Mongol Invasions from the 13th to 15th Centuries
The Mongol conquest of the Persian world brought with it terrible destruction and large-scale massacres. In 1219, Gengis Khan's army attacked the state of Khwarezm, capturing Transoxiana, Samarkand (1220) and Khorassan (1221) while a detachment Penetrated as far as Azerbaijan. In 1256, a second expedition led by Hulagu (1217-I265), Genghis Khans` grandson, subdued the whole of Persia In 1258, Baghdad was captured and the caliph put to death, bringing the Abbasid Caliphate to an end. Hulagu successors who took the title of Il-khan, established their capital at Tabriz.
The death of Sultan Abu Said in 1335 lead to the division of the Mongol Empire of Persia. Once again, local chiefs took advantage of this to declare themselves independent: a Persian Shi'ite dynasty, the Sarbedarians (1337-1381), Settled in the northwestern part of Khorassan while the Mozzafferids (1340-1392) took control of the south from Fars to Kermn. But these dynasties were to be short-lived as a third invasion, this time of Turko-Mongol nomads lead by Tamerlane or Lame Timur, swept across the region. The east of Iran fell in 1380, and Azerbaijan Iraq and Fars a few years later. Like his predecessors, Tamerlane left a trail of destruction in his wake; the sack of Isfahan is said to have caused 70,000 deaths.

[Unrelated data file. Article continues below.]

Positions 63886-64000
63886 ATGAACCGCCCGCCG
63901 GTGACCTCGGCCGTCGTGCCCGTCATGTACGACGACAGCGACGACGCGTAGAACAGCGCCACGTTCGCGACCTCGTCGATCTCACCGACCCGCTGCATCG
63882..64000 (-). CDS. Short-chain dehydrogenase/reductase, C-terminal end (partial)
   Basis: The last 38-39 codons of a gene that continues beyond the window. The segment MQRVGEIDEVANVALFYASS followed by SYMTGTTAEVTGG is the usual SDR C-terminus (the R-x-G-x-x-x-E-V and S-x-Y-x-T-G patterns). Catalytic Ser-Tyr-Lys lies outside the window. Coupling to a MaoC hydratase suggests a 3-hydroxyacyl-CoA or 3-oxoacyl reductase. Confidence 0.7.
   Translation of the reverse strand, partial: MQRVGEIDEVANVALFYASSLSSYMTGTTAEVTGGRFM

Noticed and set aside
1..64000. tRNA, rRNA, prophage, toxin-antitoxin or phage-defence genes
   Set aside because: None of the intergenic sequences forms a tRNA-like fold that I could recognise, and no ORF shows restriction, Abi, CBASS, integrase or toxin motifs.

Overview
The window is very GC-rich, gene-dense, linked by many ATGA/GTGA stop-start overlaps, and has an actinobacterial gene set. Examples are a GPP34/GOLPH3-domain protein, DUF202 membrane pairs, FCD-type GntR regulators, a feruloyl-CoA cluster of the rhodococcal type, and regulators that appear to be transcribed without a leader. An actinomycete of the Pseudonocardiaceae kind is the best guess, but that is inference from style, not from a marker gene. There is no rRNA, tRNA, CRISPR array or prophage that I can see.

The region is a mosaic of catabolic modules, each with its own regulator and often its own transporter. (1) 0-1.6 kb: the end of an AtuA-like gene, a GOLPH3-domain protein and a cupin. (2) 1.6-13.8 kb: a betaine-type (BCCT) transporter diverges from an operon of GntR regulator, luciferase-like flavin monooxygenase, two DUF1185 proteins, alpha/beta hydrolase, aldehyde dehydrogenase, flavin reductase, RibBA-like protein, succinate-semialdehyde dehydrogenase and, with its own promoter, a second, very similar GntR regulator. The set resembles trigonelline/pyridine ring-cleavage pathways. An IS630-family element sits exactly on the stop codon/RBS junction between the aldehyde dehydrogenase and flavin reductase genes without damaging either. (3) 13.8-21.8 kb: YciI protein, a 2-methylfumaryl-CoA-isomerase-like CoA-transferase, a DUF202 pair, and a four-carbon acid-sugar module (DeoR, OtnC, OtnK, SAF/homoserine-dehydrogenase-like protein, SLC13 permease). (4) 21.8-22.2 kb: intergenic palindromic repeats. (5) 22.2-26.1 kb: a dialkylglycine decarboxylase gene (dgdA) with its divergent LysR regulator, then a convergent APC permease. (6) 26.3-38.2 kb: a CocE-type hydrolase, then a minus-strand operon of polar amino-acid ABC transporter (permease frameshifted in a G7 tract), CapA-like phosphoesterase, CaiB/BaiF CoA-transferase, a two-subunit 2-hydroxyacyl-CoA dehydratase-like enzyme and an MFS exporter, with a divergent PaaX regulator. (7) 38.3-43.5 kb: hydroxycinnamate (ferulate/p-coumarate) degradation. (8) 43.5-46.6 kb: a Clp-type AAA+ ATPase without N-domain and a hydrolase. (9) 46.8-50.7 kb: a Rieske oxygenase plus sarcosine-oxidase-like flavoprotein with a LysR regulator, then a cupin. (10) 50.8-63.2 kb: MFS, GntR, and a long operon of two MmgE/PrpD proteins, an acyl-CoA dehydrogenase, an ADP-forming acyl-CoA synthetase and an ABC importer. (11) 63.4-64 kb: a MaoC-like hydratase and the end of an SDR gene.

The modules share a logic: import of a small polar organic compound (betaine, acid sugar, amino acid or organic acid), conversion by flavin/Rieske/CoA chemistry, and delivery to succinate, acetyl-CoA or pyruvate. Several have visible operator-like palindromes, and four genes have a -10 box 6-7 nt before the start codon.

Tamerlane's immense empire became the object of intense fighting after his death in 1405, but the Timurids who settled in eastern Iran and Afghanistan were paradoxically active protectors of Persian culture, in particular Shah Rokh (1405- 1447): this was to be a period of great flourishing of the arts, especially of the schools of miniature painting at Shiraz and Herat, and of architecture.
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